The Scoop

Thiele Objects to Planned PSEG Long Island Rate Increases

PSEG Long Island and the Long Island Power Authority have submitted a rate plan proposal for the next three years, and New York State Assemblyman Fred Thiele is not happy with it.

The plan would increase the delivery charge for electricity by nearly 4% for the next three years, while homeowner’s total electric bills would increase 2%.

Thiele recalled what Governor Andrew Cuomo said in 2013 when the LIPA Reform Act was signed: “You have to operate the utility better. LIPA’s answer to everything is more money. We don’t have more money. You can’t keep putting your hand in the pocket of the ratepayers. That’s not the answer. The answer is, use the money you have better.”

Thiele said that in the 13 months since PSEG took over the operation of Long Island’s electric utility, “they have done nothing but put their hands in our pockets.

“While businesses, families, and government are all taking actions to cut their costs and operate more efficiently on Long Island to restore the economy, PSEG has reached its hand in our pockets at every opportunity,” Thiele continued. “Long Island already has among the highest utility rates in the nation, we can’t afford to send more of our money to Newark, New Jersey for electricity. The only thing PSEG is missing is a gun and a mask.”

PSEG says average homeowners—those who use 775 kilowatt hours of energy a month—will see their monthly bills go up $3.25 in 2016, and $3.30 in both 2017 and 2018.

PSEG’s revenue would increase $72 million each year if the New York State Department of Public Service approves the rate plan.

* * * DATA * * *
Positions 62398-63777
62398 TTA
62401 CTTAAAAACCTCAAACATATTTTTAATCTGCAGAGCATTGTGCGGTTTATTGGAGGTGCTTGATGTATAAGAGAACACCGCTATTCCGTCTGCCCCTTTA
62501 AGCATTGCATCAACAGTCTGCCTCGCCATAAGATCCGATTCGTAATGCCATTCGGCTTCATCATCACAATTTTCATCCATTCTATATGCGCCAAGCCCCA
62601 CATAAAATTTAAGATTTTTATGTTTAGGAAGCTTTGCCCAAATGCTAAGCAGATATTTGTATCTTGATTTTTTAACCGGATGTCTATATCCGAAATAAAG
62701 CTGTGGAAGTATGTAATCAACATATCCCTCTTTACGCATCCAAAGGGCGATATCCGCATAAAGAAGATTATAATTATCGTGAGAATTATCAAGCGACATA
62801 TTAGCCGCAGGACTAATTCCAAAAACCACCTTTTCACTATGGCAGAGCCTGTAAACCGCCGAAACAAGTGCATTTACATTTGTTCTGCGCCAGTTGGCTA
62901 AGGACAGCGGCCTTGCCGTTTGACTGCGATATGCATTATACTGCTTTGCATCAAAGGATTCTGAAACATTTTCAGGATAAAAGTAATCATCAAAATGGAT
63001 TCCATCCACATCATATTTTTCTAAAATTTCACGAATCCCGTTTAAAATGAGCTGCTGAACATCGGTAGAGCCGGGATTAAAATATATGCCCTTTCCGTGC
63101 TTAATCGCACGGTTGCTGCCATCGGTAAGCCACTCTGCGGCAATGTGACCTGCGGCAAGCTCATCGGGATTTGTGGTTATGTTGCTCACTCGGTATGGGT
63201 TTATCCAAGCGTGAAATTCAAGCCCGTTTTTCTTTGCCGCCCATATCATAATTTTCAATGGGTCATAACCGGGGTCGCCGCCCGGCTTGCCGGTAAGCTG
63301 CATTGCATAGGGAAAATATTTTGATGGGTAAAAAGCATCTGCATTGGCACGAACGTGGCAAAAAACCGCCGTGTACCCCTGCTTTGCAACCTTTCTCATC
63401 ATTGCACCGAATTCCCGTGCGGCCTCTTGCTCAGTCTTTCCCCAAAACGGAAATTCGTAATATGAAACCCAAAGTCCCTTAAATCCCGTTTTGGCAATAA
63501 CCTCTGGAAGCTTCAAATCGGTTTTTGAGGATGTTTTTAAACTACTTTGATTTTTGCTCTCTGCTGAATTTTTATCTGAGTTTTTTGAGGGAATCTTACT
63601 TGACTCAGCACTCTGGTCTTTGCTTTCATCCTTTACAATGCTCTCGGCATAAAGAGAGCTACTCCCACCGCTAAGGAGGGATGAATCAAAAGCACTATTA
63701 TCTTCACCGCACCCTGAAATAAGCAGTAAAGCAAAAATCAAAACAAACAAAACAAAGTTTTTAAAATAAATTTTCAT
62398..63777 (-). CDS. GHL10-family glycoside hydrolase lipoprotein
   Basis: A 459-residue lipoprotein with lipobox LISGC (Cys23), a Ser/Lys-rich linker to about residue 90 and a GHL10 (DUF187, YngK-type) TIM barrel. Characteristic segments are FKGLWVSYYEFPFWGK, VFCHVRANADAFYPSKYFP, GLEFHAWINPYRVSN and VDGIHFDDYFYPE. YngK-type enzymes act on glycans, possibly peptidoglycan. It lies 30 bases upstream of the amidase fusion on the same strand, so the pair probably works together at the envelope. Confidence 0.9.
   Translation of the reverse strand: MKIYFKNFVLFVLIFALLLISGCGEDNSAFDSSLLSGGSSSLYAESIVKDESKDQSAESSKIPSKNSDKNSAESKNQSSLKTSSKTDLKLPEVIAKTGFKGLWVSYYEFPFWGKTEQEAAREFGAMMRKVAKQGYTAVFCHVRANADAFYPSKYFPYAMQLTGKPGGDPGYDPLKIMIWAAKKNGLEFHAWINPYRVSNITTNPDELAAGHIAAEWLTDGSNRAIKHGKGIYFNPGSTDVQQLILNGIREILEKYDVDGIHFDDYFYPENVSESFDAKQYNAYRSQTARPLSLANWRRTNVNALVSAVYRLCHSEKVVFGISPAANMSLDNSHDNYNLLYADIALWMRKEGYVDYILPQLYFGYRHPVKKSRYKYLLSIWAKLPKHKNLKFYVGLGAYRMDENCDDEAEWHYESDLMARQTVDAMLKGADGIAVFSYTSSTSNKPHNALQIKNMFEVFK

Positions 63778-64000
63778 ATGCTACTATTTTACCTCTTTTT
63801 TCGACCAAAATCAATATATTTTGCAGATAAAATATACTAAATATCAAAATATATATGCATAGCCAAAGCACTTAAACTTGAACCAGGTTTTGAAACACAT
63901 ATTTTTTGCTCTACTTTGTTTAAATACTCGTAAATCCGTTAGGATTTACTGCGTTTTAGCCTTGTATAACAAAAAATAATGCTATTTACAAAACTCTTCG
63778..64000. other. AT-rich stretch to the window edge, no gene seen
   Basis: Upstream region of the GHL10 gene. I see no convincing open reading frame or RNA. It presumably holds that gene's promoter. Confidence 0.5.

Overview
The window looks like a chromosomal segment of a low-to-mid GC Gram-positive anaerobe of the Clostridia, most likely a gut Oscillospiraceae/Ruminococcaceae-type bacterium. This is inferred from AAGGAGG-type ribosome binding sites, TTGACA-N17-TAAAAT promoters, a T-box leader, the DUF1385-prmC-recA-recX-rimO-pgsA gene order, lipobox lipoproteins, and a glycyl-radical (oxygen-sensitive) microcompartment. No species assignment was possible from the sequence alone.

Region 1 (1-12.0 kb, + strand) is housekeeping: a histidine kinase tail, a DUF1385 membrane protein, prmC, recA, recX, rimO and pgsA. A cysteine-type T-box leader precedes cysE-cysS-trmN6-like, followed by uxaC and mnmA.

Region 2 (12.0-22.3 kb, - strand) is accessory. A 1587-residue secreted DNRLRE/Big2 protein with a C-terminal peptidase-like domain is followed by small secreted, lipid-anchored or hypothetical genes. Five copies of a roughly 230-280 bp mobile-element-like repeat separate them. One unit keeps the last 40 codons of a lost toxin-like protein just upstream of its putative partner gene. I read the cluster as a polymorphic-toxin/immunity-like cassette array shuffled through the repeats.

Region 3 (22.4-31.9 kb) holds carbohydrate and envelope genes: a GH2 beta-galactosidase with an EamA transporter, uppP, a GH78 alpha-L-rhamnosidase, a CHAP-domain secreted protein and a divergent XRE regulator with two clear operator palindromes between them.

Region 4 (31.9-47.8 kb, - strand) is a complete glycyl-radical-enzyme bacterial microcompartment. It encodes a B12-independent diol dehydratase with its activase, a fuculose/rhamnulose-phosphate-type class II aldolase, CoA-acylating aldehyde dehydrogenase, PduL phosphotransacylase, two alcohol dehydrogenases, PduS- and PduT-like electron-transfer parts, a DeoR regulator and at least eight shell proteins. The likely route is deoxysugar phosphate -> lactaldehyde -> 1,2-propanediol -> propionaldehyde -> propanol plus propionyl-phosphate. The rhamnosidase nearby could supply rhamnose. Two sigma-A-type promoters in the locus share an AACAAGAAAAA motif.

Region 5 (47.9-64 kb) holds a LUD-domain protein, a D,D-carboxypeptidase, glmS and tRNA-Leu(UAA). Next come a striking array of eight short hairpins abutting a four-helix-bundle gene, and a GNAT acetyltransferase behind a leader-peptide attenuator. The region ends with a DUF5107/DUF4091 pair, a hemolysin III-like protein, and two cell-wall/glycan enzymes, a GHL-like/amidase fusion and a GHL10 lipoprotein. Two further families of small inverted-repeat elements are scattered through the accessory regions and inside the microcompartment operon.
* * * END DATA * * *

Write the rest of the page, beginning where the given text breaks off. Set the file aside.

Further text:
“With this filing, we are asking for the resources we believe are necessary to allow us to continue to improve the management, operations and maintenance of the electric utility, and to create a more resilient, modern and customer-responsive electric utility for our customers on Long Island and in the Rockaways,” a PSEG spokeswoman said Tuesday. “PSEG Long Island is committed to an open and transparent dialogue, something the people on Long Island have not had in the past.”

In its rate plan announcement, PSEG noted that J.D. Power and Associates said PSEG Long Island showed the most improvement in overall customer satisfaction of any large electric provider.

PSEG has been subject to a three-year rate freeze that began in 2013. Thiele notes that the fuel supply charge has risen during the freeze, and even more than the actual cost of fuel.

Thiele further criticized the rate plan by pointing out it does not account for PSEG’s Utility 2.0 Long-Range Plan and its revenue decoupling proposal, which he said could add $100 million in costs.

“Adding insult to injury is the fact that there is no real oversight or rate regulation over LIPA and PSEG,” Thiele said. “They can do whatever they want. Yes, there will be public hearings, the public can speak. However, in the end, there will be no accountability to the people of Long Island. This again is further proof that the LIPA Reform Act was a sham.”

He concluded, “Rates are up, debt is up, renewable energy is down. Everything that is up should be down and everything that is down should be up. This is what happens when you create an unregulated monopoly.”

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